Reptiles and amphibians are only an occasionally contributor to the diet in many regions. Most of the 30 or so species recorded have been taken as supplemental prey in Spain, i.e. several lizards (including geckos), frogs and toads, snakes and, to a lesser degree, turtles. One species widely and commonly reported in Europe outside of the Iberian region is the 23 g (0.81 oz) common frog (Rana temporaria). It was the leading prey, making up 45% of the prey found at nests in Rogaland, Norway. Also, the common frog was the second most abundant prey species in studies from southern Sweden, Valais and Engadin in Switzerland, Verbano-Cusi-Ossola, Italy and an enormous study from Slovakia, in the latter 10,476 frogs recorded making up 28.2% of the prey. There are no records of vicious fights between snakes and Eurasian eagle-owls as there are with the great horned owl, with the horned owl sometimes losing its life after attacking a snake. Perhaps with their larger size and greater power, the eagle-owl can more easily overpower any snakes they encounter, although most snakes in Europe and temperate Asia are not particularly large. Like the golden eagle, the eagle-owl may attack spur-thighed tortoises (Testudo graeca). In Lebanon, a “large adult” tortoise, which would be at least as heavy as the eagle-owl itself, was among their food items, although how they handle and eat this large, hard-shelled prey is not clear. Eurasian eagle-owls also opportunistically prey on fish, although never in large numbers, as fish are likely to be taken incidentally while hunting for other prey such as water birds. This species is known to take a greater diversity of fish (more than 30 species verified) and is more widely reported to hunt them than the great horned owl. Most of the fish recorded are medium-sized, with at least 10 each of various kinds of carp or cod, but several species averaging more than 2,000 g (4.4 lb) in mature mass have been taken, including common barbell (Barbus barbus), common carp (Cyprinus carpio), northern pike (Esox lucius) and a few species of trout, even bigger marine predators like the anglerfish (Lophius piscatorius) and European conger (Conger conger). However, in many cases small, young specimens may be caught of these large fish species rather than full-grown adults. Several species of insect and invertebrate have been identified in eagle-owl pellets. In some cases, these may be undigested insects in the stomachs of birds eaten by the eagle-owl but Eurasian eagle-owls have been verified as actively hunting insects and aquatic invertebrates such as snails and crabs before. Especially diverse in the diet are ground-based beetles, at least 20 species have been identified mainly those in the Carabus (ground beetle) genus.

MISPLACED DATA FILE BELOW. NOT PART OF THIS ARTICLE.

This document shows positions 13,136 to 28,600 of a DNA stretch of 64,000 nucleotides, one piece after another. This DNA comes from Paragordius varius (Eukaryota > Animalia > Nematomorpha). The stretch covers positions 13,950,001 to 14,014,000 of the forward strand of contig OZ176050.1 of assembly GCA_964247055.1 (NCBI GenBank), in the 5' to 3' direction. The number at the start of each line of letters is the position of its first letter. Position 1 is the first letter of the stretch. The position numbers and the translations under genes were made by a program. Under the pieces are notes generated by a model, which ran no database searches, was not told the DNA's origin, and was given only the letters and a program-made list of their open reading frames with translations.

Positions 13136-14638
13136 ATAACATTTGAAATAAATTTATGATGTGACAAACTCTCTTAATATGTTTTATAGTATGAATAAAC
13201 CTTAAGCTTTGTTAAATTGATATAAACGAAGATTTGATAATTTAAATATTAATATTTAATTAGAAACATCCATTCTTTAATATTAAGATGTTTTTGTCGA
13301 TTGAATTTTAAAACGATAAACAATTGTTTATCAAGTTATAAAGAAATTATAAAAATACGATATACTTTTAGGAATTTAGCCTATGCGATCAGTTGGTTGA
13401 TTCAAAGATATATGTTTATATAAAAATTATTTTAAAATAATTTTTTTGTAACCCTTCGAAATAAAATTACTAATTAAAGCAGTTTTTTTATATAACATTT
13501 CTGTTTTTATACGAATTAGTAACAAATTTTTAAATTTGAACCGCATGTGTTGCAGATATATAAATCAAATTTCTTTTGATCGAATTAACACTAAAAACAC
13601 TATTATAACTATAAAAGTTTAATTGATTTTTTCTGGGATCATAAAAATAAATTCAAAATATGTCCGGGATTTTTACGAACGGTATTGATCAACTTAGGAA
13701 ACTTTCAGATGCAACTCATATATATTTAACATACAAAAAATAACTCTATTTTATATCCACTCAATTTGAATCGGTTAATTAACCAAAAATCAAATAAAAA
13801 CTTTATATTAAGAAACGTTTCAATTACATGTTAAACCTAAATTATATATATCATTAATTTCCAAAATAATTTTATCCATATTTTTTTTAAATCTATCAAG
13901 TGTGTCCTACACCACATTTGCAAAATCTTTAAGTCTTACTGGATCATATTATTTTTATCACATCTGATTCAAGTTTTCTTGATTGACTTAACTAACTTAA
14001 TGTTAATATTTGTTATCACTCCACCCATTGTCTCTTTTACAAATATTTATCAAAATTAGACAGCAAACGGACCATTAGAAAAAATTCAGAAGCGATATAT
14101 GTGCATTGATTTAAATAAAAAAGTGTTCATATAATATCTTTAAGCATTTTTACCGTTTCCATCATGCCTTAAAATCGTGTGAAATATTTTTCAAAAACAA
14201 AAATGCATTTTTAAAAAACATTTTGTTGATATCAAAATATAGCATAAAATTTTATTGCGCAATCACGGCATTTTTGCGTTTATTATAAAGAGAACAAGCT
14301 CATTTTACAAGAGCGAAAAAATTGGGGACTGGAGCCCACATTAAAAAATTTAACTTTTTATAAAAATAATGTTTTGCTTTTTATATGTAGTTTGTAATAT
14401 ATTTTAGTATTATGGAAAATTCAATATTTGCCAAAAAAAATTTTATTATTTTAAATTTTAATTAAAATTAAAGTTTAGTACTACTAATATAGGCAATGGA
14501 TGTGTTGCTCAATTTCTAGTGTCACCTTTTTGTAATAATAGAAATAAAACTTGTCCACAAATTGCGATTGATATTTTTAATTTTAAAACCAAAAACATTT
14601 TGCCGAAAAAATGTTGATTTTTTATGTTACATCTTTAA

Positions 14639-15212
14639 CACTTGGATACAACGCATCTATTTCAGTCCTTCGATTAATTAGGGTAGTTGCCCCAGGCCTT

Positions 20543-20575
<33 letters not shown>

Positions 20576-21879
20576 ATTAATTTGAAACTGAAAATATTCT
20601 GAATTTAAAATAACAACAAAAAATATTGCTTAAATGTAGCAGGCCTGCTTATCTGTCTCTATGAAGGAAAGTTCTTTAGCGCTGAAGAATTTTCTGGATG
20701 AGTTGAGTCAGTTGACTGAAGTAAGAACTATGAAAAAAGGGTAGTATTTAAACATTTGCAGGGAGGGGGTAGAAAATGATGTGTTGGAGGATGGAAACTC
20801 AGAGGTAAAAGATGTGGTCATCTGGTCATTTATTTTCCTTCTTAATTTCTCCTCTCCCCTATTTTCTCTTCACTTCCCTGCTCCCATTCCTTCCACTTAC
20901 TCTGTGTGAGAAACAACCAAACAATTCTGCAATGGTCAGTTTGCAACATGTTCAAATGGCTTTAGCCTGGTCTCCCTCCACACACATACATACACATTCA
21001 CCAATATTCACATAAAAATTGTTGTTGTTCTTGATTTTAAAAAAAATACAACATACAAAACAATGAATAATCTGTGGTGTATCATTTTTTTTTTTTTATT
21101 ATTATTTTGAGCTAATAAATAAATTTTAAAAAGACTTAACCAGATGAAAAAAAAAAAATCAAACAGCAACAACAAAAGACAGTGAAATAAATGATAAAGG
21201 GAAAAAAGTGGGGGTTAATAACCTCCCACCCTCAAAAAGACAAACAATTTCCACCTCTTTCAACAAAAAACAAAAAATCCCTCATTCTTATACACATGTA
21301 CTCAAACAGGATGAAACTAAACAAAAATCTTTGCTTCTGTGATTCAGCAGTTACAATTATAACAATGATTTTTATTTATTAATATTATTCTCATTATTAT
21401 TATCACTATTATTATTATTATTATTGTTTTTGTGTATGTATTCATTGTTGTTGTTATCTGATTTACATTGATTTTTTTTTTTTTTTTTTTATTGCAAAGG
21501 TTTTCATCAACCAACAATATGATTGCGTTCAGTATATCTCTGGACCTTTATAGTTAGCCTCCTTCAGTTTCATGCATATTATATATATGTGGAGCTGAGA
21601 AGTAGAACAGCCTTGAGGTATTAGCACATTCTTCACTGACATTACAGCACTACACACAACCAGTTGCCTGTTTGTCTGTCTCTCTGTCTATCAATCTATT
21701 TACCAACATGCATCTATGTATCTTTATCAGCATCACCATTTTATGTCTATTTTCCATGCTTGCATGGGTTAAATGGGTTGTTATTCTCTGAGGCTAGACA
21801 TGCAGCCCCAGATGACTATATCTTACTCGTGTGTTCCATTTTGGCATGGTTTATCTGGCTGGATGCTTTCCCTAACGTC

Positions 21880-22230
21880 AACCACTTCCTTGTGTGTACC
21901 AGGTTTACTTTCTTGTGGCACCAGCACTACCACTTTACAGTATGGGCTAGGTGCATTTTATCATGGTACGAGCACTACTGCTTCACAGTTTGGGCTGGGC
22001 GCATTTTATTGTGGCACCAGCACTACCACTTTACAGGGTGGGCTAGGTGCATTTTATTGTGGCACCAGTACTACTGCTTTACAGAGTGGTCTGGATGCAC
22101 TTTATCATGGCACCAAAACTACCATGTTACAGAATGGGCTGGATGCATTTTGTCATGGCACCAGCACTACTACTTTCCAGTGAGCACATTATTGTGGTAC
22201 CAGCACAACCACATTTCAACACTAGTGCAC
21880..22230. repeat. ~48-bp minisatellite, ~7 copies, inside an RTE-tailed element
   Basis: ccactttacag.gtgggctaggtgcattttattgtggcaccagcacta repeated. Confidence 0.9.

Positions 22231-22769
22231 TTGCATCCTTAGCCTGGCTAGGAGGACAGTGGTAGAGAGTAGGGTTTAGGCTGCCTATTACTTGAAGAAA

Interspecies predatory relationships
The Eurasian eagle-owl is a very formidable bird of prey but its diet broadly overlaps with other European owls. All species of owl in the Europe and northern Asia hunt rodents, as does the eagle-owl, and in many the very same microtine rodents such as voles and lemmings will be favored. Even the 58.5 g (2.06 oz) Eurasian pygmy owl (Glaucidium passerinum), at a whooping one-fortieth of the weight of an eagle-owl, will take much the same rodent prey as eagle-owls in adjacent habitats. The only European owls to favor non-rodent prey are the 92 g (3.2 oz) European scops owl (Otus scops) and 169 g (6.0 oz) little owl (Athene noctua), both of which most regularly consume invertebrates. However, little owls also take rodents and small mammals, especially in the winter months (while scops owl migrate to Africa for the winter). The European owls with the most similar diets to eagle-owls are 475 g (1.047 lb) tawny (Strix aluco) and 785 g (1.731 lb) Ural owls (Strix uralensis), although both are considerably smaller and less powerful and more specialized to hunt in wooded environments. These two Strix species are highly territorial and sedentary like the eagle-owl and capable of taking a broad range of prey, including good numbers of birds and larger prey such as rabbits (for the tawny owl) and hares (for the Ural owl) of up to at least twice their own weight. Studies have indicated that even while selected similar prey species as the eagle-owl, smaller owls including the long-eared, tawny and Ural owls select smaller individual prey items, being more likely to take small, juveniles rather than optimal, large adults as does the eagle-owl. Similar rodent prey is also often taken by many diurnal birds of prey, especially buzzards, harriers and small falcons. However, due its greater size and power than overlapping owls and smaller diurnal raptors, it generally takes more diverse and larger prey than most overlapping raptorial birds.